Friday, December 21, 2007

Christ-Centered Christmas

One of the most helpful ways for me to focus my heart and mind on Christ during the Christmas season is to read what others have written on the miracle of the incarnation. Below is a thoughtful reflection on the incarnation  that I recently came across written by Thomas Watson (1600-1679):

"And thus it was that when the fulness of time had come, God sent forth His Son, made of a woman, made under the law, to redeem them that were under the law, that we might receive the adoption of sons. And thus it came about that He who had created this world of ours descended into it, and made Himself one of His own earthly creatures, and lived all His appointed time on earth in all the emptiness and limitation and dependence and subjection that was involved in His great work which he had undertaken to perform for His Father. For it is wholly true and it is wholly due to Him that it should be told us concerning our Saviour that He made Himself of no reputation. The whole heavens and the whole earth had all resounded with His great reputation as soon as He had finished the formation of the heavens and the earth and all the host of them. On the seventh day of creation the Son of God ended His great work which He had created and made, and He blessed the seventh day and sanctified it. And on that first Sabbath day all the morning stars sang together before Him, and all the sons of God shouted for joy in His presence. But when the predestinated time for the Son's humiliation and for our salvation came He arose and descended down from His Father's house and left all His heavenly renown and reputation behind Him. And then, as the great prologue has it, He was in the world, and the world was made by Him, and the world knew Him not. He came unto His own, and His own received Him not. How His own received Him, and what entertainment He had at their hands, we read with unspeakable shame and pain on every page of the four Gospels. At the same time all that was no surprise to Him; neither did the reception that He received on this earth take Him at all unawares. From the beginning he had foreseen it all, and had prepared Himself for it all. 'Lo, I come. In the volume of the book it is all written of Me.' He means that such things as these were written of Him: such awful things as these: 'I am a worm, and no man. I am a reproach of men, and despised of the people. All they that see me laugh me to scorn. They shoot out the lip, they shake the head.' The Son of God foresaw Himself as in a glass in that awful twenty-second Psalm. Again, this was written, and He had often read it: 'He hath no form nor comeliness; and when we shall see Him there is no beauty that we should desire Him.' And again, He foresaw that all this also would be written concerning Him, and He had often in anticipation read it. 'Then Pilate took Jesus and scourged Him. And the soldiers platted a crown of thorns and put it on His head. And they put on Him a purple robe, and bowed the knee, and said, Hail! King of the Jews. And they smote Him in His face with their hands.' Yes, indeed: the Eternal Son, the Maker of the heavens and the earth, made Himself of no reputation! And that one word, of no reputation, makes us sinful men to stop and think. For, how we all live and labour for a reputation! How we are all puffed up with our reputation when it comes to us! And how we are all cast down when our reputation departs from us." --Thomas Watson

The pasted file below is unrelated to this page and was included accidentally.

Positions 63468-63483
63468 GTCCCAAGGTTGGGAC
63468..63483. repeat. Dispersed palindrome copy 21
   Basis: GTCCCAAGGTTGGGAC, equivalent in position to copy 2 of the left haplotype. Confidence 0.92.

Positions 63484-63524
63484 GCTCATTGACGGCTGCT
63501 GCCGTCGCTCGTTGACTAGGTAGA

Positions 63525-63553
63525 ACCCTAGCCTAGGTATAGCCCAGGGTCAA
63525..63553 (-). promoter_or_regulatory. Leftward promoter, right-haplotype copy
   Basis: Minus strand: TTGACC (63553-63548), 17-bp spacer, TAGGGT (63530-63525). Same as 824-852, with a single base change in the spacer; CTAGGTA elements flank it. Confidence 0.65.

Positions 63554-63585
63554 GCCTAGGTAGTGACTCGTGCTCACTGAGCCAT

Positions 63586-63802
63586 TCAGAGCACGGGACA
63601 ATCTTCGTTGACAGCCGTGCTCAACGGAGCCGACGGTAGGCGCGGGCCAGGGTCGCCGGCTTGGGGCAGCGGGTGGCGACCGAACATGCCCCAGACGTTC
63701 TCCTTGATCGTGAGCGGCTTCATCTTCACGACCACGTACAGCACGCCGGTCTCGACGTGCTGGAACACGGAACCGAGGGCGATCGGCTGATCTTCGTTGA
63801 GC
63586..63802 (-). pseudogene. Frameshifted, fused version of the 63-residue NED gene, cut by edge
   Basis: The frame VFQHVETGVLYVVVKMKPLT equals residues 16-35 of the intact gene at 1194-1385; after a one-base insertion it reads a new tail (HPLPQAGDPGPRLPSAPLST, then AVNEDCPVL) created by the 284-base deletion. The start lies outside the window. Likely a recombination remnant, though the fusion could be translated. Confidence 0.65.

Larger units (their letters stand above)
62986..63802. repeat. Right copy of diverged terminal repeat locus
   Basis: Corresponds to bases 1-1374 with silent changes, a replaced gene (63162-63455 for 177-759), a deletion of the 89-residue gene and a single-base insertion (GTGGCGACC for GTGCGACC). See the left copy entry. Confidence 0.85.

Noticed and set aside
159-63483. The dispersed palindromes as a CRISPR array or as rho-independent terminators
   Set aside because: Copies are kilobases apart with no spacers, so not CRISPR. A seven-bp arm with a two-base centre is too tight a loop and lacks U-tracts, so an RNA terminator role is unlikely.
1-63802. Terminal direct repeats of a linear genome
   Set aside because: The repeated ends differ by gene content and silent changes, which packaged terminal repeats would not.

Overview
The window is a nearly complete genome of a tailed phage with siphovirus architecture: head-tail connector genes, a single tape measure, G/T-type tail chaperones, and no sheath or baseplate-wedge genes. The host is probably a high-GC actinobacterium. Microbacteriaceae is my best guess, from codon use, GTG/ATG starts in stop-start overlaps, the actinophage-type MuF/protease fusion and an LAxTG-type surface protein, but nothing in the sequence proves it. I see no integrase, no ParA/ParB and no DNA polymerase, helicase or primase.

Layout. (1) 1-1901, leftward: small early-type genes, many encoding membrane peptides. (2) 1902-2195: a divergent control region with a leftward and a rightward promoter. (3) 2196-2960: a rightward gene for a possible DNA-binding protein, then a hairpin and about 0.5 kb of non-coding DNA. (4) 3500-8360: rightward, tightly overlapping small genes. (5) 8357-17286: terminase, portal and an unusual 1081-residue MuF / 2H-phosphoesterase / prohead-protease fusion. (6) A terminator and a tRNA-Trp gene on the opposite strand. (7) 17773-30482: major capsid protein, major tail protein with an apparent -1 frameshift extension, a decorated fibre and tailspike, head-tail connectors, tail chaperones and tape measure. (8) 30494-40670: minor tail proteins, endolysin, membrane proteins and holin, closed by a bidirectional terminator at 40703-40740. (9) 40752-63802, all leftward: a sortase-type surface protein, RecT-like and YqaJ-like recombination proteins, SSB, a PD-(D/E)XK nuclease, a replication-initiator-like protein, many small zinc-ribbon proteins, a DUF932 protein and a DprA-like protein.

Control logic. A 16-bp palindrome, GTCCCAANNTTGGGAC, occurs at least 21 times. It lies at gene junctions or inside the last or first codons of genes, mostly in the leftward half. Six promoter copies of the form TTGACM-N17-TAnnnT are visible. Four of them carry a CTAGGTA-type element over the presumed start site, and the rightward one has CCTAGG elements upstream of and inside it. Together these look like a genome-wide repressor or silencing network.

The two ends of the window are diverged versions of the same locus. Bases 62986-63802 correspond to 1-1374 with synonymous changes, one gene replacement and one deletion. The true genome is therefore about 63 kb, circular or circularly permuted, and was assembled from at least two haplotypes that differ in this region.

(HT: Rebecca Stark)

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